Red Sox first baseman Triston Casas is a finalist for AL Rookie of the Year after hitting .263 with a .490 slugging percentage and .856 on-base percentage. Michael Dwyer/Associated Press

After a season of adjustments, Triston Casas is a finalist for American League Rookie of the Year.

Six Red Sox players have won the award since the league adopted the accolade in 1947: Dustin Pedroia (‘07), Nomar Garciaparra (‘97), Fred Lynn (‘75), Carlton Fisk (‘72), Don Schwall (‘61), and Walt Dropo (‘50). Casas is the organization’s first ROY finalist since Andrew Benintendi in 2017.

Much like Pedroia’s Rookie of the Year season, Casas got off to a slow start after making his first Opening Day roster. On June 13, he was hitting .197 with a .683 OPS, with 36 hits in his first 59 games of the year. At least publicly, Manager Alex Cora wouldn’t entertain the possibility of sending him to Triple-A.

Between June 14 and season’s end, Casas, hit .312 with a .982 OPS, and 76 hits over his last 72 games. He finished at .263/.367/.490 over 132 games, with 113 hits, 21 doubles, 24 home runs, 66 runs, and 65 RBI. As he began figuring it out, his manager made the Pedroia comparison more than once.

Casas also made a significant impression on one of the previous Red Sox winners.

“He made one of the larger adjustments I’ve seen,” Fred Lynn told the Boston Herald in a phone interview on Monday. “He started to go the other way consistently, and what that allows you to do is see the ball longer.


“He started hitting the ball the other way, and all of a sudden, his average just took off, just going up, and up, and up, and he became a really tough out. I saw him hit home runs, not only to left field, down the left-field line, which is outstanding for a left-handed hitter at Fenway Park.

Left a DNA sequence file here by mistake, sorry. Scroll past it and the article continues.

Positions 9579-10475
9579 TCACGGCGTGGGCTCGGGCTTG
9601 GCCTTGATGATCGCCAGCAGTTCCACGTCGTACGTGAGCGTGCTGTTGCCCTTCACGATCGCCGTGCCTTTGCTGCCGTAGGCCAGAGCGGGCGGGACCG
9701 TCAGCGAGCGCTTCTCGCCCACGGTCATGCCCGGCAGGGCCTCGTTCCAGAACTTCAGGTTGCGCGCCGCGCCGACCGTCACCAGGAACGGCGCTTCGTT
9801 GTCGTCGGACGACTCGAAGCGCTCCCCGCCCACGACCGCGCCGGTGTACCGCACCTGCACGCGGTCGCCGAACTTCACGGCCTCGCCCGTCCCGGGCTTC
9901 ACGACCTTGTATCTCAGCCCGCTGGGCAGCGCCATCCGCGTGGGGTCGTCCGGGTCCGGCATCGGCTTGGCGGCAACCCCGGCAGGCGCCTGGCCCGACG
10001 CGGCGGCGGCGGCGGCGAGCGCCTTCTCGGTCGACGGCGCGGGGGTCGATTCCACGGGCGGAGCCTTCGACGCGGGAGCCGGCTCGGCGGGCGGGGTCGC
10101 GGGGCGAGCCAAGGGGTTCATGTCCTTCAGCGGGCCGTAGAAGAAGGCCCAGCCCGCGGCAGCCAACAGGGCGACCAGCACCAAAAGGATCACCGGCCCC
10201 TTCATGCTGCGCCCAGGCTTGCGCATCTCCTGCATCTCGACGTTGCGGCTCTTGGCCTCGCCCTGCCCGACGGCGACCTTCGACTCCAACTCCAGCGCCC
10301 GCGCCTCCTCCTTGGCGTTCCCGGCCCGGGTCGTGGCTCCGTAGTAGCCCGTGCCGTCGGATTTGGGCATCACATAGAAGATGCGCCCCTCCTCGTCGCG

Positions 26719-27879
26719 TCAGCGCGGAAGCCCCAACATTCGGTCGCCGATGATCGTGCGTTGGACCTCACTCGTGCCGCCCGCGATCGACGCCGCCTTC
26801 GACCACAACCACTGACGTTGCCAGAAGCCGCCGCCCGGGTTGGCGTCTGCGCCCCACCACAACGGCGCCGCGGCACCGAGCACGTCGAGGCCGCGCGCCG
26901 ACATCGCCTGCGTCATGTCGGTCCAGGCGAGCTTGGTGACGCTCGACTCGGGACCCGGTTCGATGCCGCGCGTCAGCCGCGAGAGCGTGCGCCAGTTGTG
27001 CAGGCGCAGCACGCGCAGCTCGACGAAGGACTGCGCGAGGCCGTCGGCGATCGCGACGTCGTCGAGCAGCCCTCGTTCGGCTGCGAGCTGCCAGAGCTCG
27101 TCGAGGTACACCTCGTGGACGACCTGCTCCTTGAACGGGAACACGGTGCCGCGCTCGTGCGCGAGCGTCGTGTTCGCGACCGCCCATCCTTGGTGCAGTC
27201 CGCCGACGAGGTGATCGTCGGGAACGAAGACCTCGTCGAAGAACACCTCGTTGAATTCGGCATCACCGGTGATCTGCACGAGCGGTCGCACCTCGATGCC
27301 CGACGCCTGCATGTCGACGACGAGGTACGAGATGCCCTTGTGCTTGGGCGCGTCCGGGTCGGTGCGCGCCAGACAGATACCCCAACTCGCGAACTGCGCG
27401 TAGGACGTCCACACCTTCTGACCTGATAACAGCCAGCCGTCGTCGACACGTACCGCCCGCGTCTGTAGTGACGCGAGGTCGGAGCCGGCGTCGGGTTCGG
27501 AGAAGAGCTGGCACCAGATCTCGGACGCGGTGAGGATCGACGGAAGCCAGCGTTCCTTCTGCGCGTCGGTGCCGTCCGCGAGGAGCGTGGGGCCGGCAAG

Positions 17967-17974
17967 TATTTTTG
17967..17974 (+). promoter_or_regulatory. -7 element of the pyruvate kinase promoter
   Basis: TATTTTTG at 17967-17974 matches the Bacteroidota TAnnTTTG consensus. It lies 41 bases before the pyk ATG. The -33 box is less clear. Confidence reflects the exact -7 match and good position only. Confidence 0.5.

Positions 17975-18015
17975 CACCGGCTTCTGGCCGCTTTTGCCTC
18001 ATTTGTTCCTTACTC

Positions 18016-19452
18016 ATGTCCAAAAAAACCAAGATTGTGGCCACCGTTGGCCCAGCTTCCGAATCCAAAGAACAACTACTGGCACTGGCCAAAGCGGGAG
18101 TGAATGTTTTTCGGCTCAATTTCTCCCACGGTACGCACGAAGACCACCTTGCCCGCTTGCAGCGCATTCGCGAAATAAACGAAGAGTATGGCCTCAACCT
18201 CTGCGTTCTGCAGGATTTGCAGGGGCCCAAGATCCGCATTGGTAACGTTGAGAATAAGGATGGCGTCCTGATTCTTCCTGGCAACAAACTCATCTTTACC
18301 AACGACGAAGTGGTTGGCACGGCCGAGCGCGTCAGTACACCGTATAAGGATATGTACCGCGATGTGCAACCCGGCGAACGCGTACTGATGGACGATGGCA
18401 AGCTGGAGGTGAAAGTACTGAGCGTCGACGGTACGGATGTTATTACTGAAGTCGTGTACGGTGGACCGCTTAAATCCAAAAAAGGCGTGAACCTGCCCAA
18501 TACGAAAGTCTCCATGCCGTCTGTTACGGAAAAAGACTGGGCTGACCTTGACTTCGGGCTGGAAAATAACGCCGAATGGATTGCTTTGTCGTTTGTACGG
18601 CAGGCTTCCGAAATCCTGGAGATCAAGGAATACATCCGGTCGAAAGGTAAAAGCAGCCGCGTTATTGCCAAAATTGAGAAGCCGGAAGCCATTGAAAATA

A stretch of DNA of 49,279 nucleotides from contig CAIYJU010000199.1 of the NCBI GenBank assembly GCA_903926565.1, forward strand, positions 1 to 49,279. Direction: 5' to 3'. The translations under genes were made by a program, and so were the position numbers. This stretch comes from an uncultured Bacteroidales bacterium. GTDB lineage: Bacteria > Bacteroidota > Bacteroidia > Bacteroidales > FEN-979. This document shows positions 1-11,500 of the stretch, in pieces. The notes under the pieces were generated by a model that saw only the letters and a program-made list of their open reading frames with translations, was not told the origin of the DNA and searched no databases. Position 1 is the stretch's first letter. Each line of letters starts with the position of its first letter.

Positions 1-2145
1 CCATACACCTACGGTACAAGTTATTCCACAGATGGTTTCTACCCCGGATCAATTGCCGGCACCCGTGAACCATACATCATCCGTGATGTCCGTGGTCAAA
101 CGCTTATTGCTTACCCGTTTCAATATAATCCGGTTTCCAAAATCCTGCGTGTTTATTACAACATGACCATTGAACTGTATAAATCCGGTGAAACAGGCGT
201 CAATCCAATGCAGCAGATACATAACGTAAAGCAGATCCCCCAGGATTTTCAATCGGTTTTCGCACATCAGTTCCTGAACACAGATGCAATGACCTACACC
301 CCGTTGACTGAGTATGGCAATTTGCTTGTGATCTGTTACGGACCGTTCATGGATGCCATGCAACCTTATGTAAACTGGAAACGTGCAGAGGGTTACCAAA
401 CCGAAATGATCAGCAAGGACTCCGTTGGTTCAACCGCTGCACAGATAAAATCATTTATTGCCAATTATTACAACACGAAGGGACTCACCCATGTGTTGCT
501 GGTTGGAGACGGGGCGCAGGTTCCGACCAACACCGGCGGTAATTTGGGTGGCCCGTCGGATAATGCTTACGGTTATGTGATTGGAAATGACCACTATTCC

“It was nice to see somebody in the Major Leagues make an adjustment, because I see a ton of them just do the same thing over, and over, and over,” Lynn added with a chuckle.

Two offseasons ago, Lynn went viral on X (then Twitter) for calling out players who complained about defensive shifts.

“I believe they shifted on Ted Williams and didn’t he hit .406?” he pointed out in a particularly memorable tweet.

“I’m on my soapbox here,” he said, “but I’m really happy that he made that adjustment, because a left-handed hitter at Fenway that can go the other way can do a lot of damage. And I really expect him to actually hit more for a better average as he gets a little bit more comfortable and figures things out. He’s a big kid, so home runs are gonna come, but as long as he doesn’t try to hit ’em, he’ll be OK.”

Fred Lynn, left, stands on the field with Dustin Pedroia on Sept. 26, 2012. Lynn, the AL Rookie of the Year and MVP with the Red Sox in 1975, had high praise for Red Sox first baseman Triston Casas, a finalist for the rookie of the year award this season. Elise Amendola/Associated Press

Orioles infielder Gunnar Henderson and Guardians pitcher Tanner Bibee are Casas’ competition for the award, though Lynn thinks it will come down to Casas and Henderson.


“It’s hard for (pitchers) to win that award, unless your team just blows people away,” Lynn said. “It’s really difficult to garner those kinds of votes because you don’t pitch every day. You’re out there one of every five if you’re a starter, maybe, in today’s game. An everyday player definitely has an edge on a pitcher, just because of the amount of games that you play and the amount of influence you have on your team.”